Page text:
The university business model is changing. While funding for higher education in some states has inched up to recover the losses from the Great Recession, some states continue to cut, leaving colleges and universities to fill budget gaps. In virtually all cases, that means at least an attempt at more fundraising.
Oliver Tomlin III, a senior partner at Witt/Kieffer who has focused on executive recruitment in the higher education world for more than a decade, says institutions that hardly fundraised at all before 2008 are building out their portfolios and those that have historically fundraised a lot are doing even more.
At many institutions, new responsibilities are falling to deans.
“The economic downturn in 2008 was really the pivotal point when you saw schools that had not been as aggressive in fundraising begin to get much more aggressive on fundraising and begin to rely more and more on their deans to help with the philanthropic efforts,” Tomlin said.
Only, many deans do not have any experience in fundraising when they start their new role. A standard trajectory is for a faculty member to be tapped as a department chair and then, with that leadership experience, tackle the role of dean. Fundraising doesn’t become a part of the job description until this third step, when all of a sudden it’s critical.
Almost all schools require deans to have some fundraising responsibility. Most of the work is done by development offices, but deans are an important ambassador for institutions. They must be able to pitch the merits of the school, the innovative research, the all-star talent, and open the door for major requests of wealthy donors.
Increasingly, this aptitude for fundraising is factoring into searches for institutional leaders.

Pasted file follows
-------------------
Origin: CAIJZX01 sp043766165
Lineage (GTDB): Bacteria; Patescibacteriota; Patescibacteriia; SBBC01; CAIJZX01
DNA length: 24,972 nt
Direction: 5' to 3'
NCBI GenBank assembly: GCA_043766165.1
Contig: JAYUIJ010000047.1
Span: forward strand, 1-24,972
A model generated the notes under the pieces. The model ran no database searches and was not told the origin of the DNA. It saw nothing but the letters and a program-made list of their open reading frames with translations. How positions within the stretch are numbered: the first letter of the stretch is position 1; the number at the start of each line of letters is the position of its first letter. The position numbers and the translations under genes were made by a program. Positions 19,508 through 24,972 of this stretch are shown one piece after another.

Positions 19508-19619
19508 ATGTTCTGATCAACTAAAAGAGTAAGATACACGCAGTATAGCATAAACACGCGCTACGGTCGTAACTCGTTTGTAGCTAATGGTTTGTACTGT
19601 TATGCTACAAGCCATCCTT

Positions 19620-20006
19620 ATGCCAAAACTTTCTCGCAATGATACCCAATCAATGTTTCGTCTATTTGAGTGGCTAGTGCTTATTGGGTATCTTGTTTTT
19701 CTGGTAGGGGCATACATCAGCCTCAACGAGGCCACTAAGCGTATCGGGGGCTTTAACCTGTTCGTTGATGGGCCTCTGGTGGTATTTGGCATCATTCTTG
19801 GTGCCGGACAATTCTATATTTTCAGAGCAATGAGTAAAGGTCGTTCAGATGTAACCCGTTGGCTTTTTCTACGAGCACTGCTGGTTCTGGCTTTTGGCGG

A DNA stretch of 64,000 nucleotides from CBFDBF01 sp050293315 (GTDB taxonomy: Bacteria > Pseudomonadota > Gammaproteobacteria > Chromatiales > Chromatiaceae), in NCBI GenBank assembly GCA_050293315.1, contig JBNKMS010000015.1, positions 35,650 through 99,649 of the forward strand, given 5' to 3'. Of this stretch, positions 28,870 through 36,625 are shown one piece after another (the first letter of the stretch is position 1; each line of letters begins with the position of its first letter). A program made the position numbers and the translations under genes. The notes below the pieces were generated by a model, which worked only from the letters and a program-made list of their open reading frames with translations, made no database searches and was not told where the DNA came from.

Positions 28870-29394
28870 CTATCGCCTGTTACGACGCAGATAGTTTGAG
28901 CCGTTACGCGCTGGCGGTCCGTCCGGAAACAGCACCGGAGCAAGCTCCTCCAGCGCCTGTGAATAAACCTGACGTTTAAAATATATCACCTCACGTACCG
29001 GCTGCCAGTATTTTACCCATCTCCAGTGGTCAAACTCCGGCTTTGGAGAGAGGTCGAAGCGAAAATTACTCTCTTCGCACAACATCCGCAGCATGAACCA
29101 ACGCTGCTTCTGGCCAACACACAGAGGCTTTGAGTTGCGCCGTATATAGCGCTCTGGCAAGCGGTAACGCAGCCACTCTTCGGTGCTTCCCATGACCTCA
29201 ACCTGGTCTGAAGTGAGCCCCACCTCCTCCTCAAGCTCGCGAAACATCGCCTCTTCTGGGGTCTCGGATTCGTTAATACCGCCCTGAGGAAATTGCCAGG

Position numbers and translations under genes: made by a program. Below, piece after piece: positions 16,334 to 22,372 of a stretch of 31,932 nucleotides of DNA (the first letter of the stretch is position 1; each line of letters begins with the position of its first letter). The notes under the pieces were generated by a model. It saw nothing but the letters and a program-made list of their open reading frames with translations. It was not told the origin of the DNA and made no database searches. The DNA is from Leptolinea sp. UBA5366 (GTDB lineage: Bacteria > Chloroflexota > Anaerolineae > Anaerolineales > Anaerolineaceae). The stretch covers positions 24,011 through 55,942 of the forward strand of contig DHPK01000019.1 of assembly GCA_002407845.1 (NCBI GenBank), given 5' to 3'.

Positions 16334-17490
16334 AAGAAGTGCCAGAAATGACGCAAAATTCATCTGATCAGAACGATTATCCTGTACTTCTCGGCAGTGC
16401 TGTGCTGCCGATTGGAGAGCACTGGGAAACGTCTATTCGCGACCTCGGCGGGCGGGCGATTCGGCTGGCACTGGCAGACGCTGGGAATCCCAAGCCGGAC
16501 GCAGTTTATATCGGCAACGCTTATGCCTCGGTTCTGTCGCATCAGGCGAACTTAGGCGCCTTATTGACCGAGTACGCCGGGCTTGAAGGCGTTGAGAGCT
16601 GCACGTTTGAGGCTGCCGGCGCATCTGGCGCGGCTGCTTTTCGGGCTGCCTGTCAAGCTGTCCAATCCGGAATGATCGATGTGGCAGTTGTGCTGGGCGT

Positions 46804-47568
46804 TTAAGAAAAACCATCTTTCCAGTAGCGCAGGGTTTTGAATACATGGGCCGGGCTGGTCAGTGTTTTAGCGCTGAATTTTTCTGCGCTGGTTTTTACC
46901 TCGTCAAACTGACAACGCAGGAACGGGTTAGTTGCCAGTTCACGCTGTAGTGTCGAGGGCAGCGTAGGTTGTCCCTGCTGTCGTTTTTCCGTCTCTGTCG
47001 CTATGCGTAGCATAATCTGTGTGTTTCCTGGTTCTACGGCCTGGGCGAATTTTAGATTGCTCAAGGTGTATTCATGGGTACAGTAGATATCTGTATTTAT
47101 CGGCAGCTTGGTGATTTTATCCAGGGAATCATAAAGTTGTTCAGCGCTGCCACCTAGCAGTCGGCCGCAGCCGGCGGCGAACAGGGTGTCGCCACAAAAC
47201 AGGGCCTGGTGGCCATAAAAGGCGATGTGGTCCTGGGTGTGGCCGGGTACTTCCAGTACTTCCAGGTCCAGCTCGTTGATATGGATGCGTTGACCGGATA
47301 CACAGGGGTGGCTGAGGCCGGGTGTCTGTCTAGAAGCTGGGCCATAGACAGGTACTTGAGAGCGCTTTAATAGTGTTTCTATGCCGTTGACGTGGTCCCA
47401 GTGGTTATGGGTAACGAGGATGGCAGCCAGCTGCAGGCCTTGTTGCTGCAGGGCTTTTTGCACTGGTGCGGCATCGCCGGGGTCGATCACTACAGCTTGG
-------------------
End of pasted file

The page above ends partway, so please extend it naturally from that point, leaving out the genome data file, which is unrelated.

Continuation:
“There are some schools that want a dean to have at least 50% fundraising responsibility,” Tomlin said. “That’s very different from what it was 10 years ago.”
Deans overseeing hard science divisions have historically been responsible for securing more donations than those in the soft sciences and liberal arts. Engineering, health, and business schools have needed to do more than those leading education schools or those focused on social science. Tomlin said that hasn’t changed, but the bar has been raised. Now the deans of schools in the latter category must do more and their peers must exceed even those expectations.
While there are optimistic analysts who project slow but steady increases in state and federal investment in higher education, Tomlin is not one of them. He expects to see less support from state and federal governments in the coming years, and he urges aspiring deans to sharpen their fundraising skills before taking on new positions.
For those already involved in succession planning at colleges and universities — or those who should be — Tomlin suggests laying a foundation for fundraising along the pipeline of future talent. The next generation of campus leaders will have to be campus fundraisers, after all.
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